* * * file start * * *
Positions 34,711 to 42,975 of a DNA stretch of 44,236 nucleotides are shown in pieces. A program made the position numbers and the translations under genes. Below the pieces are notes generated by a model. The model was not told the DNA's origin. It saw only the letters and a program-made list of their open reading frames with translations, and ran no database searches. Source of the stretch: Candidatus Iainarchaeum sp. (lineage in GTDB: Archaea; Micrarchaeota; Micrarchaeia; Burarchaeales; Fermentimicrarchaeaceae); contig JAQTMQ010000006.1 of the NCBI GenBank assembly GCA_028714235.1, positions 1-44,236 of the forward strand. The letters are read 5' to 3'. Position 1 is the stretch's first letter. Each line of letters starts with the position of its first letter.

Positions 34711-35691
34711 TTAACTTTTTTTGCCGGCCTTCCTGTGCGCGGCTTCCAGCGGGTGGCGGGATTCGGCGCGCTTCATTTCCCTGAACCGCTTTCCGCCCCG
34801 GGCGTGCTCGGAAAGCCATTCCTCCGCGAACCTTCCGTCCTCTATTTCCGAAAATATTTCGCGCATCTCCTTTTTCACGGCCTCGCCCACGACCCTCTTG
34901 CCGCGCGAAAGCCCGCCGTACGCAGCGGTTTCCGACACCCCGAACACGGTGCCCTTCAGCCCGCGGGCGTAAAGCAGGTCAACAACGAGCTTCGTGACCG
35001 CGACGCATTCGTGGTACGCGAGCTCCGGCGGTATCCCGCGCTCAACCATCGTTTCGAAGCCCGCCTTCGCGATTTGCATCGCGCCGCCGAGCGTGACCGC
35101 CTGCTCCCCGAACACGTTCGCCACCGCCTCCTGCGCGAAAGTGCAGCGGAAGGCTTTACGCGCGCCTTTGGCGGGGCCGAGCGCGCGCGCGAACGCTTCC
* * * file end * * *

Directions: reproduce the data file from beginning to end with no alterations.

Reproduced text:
Positions 34,711 to 42,975 of a DNA stretch of 44,236 nucleotides are shown in pieces. A program made the position numbers and the translations under genes. Below the pieces are notes generated by a model. The model was not told the DNA's origin. It saw only the letters and a program-made list of their open reading frames with translations, and ran no database searches. Source of the stretch: Candidatus Iainarchaeum sp. (lineage in GTDB: Archaea; Micrarchaeota; Micrarchaeia; Burarchaeales; Fermentimicrarchaeaceae); contig JAQTMQ010000006.1 of the NCBI GenBank assembly GCA_028714235.1, positions 1-44,236 of the forward strand. The letters are read 5' to 3'. Position 1 is the stretch's first letter. Each line of letters starts with the position of its first letter.

Positions 34711-35691
34711 TTAACTTTTTTTGCCGGCCTTCCTGTGCGCGGCTTCCAGCGGGTGGCGGGATTCGGCGCGCTTCATTTCCCTGAACCGCTTTCCGCCCCG
34801 GGCGTGCTCGGAAAGCCATTCCTCCGCGAACCTTCCGTCCTCTATTTCCGAAAATATTTCGCGCATCTCCTTTTTCACGGCCTCGCCCACGACCCTCTTG
34901 CCGCGCGAAAGCCCGCCGTACGCAGCGGTTTCCGACACCCCGAACACGGTGCCCTTCAGCCCGCGGGCGTAAAGCAGGTCAACAACGAGCTTCGTGACCG
35001 CGACGCATTCGTGGTACGCGAGCTCCGGCGGTATCCCGCGCTCAACCATCGTTTCGAAGCCCGCCTTCGCGATTTGCATCGCGCCGCCGAGCGTGACCGC
35101 CTGCTCCCCGAACACGTTCGCCACCGCCTCCTGCGCGAAAGTGCAGCGGAAGGCTTTACGCGCGCCTTTGGCGGGGCCGAGCGCGCGCGCGAACGCTTCC